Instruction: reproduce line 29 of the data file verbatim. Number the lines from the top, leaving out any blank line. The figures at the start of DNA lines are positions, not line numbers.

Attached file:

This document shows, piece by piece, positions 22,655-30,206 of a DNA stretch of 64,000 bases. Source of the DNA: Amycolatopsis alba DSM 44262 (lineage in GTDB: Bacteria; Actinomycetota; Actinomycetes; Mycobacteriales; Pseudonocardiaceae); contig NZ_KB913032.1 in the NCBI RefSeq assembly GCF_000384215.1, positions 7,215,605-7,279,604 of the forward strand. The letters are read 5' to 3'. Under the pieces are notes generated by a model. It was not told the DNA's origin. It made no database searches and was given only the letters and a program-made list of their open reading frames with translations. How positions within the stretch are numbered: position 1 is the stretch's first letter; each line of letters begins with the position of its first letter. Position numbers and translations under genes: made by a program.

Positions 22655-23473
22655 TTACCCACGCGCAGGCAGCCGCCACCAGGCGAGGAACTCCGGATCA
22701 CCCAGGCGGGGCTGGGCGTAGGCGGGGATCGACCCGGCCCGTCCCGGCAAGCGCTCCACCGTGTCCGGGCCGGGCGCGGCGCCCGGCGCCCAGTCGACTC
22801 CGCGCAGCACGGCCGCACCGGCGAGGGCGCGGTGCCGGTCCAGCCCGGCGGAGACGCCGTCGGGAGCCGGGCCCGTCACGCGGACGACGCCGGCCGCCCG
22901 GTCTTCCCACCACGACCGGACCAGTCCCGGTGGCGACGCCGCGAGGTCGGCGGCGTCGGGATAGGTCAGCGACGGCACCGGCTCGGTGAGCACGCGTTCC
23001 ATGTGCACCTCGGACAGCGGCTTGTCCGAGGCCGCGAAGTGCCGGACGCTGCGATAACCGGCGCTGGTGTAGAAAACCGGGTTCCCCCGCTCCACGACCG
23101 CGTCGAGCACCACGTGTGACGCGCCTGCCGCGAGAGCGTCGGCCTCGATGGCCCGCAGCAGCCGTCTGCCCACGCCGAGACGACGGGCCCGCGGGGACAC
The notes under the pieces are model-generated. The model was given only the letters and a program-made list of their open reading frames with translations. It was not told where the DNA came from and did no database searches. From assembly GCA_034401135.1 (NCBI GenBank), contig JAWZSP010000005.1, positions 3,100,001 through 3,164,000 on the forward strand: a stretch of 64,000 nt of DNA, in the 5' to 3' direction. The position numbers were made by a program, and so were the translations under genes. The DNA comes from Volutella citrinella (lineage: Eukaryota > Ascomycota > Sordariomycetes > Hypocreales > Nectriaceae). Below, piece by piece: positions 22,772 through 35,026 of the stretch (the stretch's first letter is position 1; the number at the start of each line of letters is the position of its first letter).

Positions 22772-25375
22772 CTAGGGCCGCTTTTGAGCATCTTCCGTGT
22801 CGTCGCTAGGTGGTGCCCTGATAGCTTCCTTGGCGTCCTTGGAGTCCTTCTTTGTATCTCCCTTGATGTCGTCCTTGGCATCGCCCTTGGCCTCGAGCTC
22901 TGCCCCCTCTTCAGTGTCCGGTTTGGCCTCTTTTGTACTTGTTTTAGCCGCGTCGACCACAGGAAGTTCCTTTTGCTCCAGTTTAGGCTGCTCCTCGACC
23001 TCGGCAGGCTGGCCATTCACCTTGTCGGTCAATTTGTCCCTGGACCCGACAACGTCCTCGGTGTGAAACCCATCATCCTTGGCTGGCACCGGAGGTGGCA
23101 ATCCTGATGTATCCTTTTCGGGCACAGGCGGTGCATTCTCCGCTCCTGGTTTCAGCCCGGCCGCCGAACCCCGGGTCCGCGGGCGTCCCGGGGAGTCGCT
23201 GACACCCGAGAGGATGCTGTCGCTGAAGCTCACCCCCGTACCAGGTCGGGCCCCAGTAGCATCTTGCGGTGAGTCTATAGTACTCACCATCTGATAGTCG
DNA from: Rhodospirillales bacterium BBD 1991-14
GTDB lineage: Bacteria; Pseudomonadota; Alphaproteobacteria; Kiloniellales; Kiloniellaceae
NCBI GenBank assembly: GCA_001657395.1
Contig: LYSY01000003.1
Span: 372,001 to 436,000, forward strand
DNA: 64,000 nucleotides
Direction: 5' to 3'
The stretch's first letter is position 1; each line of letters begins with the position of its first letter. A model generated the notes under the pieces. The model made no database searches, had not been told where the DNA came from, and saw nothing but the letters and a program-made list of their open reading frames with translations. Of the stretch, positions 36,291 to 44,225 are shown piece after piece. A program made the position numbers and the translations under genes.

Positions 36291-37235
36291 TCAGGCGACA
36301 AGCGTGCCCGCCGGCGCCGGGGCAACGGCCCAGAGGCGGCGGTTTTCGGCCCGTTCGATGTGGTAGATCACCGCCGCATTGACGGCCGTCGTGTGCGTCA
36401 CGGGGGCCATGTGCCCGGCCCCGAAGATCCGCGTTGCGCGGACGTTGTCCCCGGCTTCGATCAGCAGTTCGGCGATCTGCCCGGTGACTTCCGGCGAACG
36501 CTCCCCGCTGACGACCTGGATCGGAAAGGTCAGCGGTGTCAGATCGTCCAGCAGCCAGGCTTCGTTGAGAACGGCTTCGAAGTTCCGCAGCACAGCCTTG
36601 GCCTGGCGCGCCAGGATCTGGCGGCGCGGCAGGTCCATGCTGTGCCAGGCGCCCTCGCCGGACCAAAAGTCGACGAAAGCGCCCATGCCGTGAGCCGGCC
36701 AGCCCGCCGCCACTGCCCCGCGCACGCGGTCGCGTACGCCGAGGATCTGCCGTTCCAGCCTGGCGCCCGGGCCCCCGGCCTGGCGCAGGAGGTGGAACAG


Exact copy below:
36501 CTCCCCGCTGACGACCTGGATCGGAAAGGTCAGCGGTGTCAGATCGTCCAGCAGCCAGGCTTCGTTGAGAACGGCTTCGAAGTTCCGCAGCACAGCCTTG